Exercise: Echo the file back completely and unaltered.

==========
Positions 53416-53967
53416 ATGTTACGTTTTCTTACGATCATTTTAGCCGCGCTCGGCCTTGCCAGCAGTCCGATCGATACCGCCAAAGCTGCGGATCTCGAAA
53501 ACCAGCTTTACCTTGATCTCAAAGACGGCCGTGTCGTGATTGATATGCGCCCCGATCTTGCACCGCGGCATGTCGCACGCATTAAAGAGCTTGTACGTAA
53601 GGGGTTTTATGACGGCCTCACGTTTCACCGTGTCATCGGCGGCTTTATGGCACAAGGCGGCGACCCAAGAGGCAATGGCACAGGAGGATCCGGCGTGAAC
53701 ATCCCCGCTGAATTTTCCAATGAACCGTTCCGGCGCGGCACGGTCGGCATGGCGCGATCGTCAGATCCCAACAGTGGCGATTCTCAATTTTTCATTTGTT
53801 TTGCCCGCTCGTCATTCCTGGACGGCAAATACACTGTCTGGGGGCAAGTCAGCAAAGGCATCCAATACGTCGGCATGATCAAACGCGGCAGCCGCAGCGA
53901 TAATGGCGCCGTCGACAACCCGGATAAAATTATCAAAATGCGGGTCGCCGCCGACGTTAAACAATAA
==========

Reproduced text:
Positions 53416-53967
53416 ATGTTACGTTTTCTTACGATCATTTTAGCCGCGCTCGGCCTTGCCAGCAGTCCGATCGATACCGCCAAAGCTGCGGATCTCGAAA
53501 ACCAGCTTTACCTTGATCTCAAAGACGGCCGTGTCGTGATTGATATGCGCCCCGATCTTGCACCGCGGCATGTCGCACGCATTAAAGAGCTTGTACGTAA
53601 GGGGTTTTATGACGGCCTCACGTTTCACCGTGTCATCGGCGGCTTTATGGCACAAGGCGGCGACCCAAGAGGCAATGGCACAGGAGGATCCGGCGTGAAC
53701 ATCCCCGCTGAATTTTCCAATGAACCGTTCCGGCGCGGCACGGTCGGCATGGCGCGATCGTCAGATCCCAACAGTGGCGATTCTCAATTTTTCATTTGTT
53801 TTGCCCGCTCGTCATTCCTGGACGGCAAATACACTGTCTGGGGGCAAGTCAGCAAAGGCATCCAATACGTCGGCATGATCAAACGCGGCAGCCGCAGCGA
53901 TAATGGCGCCGTCGACAACCCGGATAAAATTATCAAAATGCGGGTCGCCGCCGACGTTAAACAATAA